Here is the miracle. The missionaries, as noted, were home studying. The propane tank exploded with such force that it blew out all the windows of other houses for two blocks including across the street and in houses adjacent to theirs. The missionaries were sitting in front of their front window. Not one window in their apartment was broken. Not one. They were protected, uninjured, and well enough to walk down the street and take pictures on their way to work.
Unabashed, the missionaries continued working and baptized a family of four the next day. There is no denying that our missionaries are protected by the hand of the Lord, His ministering angels, and the Holy Ghost.
In Baxcaxbaltepec, Cerro de Las Iguanas, or Hill of the Iguanas, the branch president is a high councilor named Dr. Rojas. He is an M.D. He was ordained a high priest when he lived in Minatitlán in about 1975, if my memory is right. The man to ordained him to that office was a visiting Apostle named Gordon Bittner Hinckley. Here President Rojas is pictured with the president of the teachers and the president of the deacons quorums. They are also the only two active young men in the branch. The other picture is of him with the first and second counselors in the branch presidency, Elders Eduardo and Villalobos.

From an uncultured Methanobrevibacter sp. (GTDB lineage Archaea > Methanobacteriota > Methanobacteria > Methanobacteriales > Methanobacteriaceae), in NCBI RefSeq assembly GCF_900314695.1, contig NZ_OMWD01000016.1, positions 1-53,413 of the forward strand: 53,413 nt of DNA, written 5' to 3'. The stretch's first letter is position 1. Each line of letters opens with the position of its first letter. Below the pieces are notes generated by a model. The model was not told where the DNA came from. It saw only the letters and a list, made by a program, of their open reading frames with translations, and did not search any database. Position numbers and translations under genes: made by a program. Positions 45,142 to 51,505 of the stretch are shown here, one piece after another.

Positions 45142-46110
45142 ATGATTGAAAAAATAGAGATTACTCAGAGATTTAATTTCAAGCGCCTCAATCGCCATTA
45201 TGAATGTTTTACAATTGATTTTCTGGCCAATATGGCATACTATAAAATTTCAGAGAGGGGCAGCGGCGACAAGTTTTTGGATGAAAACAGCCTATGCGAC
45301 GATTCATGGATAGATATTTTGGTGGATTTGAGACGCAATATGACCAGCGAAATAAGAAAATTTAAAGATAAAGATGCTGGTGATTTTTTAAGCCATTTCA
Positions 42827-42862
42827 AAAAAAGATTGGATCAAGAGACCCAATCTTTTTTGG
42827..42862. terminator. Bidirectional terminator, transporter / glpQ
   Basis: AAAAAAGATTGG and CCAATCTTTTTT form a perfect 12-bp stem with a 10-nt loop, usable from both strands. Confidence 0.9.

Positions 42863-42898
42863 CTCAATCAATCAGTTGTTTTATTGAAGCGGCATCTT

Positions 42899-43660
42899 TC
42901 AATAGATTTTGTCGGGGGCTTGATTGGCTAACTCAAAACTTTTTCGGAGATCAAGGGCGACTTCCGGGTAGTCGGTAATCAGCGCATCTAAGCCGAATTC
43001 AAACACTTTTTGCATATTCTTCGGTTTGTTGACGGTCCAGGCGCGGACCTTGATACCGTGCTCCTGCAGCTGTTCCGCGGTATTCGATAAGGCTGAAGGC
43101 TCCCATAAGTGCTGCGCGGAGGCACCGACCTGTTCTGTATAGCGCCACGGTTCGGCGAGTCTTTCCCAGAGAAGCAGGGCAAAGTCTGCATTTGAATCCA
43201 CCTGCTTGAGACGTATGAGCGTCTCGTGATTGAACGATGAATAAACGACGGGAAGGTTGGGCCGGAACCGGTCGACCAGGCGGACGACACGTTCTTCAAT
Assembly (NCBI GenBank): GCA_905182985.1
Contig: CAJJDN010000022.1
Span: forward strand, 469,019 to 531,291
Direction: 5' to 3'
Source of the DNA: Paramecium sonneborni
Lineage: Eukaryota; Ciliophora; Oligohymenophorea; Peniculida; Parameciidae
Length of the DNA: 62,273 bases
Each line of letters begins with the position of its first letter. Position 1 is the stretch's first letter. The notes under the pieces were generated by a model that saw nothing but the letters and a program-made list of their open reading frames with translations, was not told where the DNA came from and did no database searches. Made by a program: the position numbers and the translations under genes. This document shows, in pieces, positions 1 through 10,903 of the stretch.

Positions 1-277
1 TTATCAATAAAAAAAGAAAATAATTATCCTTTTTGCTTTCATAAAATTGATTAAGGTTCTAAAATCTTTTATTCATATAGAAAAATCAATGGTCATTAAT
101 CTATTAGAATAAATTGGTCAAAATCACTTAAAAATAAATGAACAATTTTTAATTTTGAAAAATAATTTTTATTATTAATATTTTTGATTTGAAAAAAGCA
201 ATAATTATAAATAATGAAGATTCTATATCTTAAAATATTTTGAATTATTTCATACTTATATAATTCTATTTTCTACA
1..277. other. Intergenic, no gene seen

The missionaries, Elders Melchor and Brown, never gave up. Here we see Bro. Marquez smiling with his family, all in street clothes, the day of their baptism. They paid bus fare, 25 pesos each, to go the chapel in Carlos A. Carrillo to be baptized. The man, who is Bro. Marquez' nephew, and his wife were baptized with their daughter on her 8th birthday. About two or three weeks later, the man baptized his nephew as four other family members were baptized at the same time. Two Sundays ago, he was leadoff speaker in the conference of the Tuxtepec Stake. The work is continuing in Tlacotalpan. The second foto is of their very humble home in that beautiful town. We have been in the home. I wish I could have taken pictures. A true shanty, no front door, one room divided by a hanging curtain to separate sleeping quarters from living room, clean as a whistle.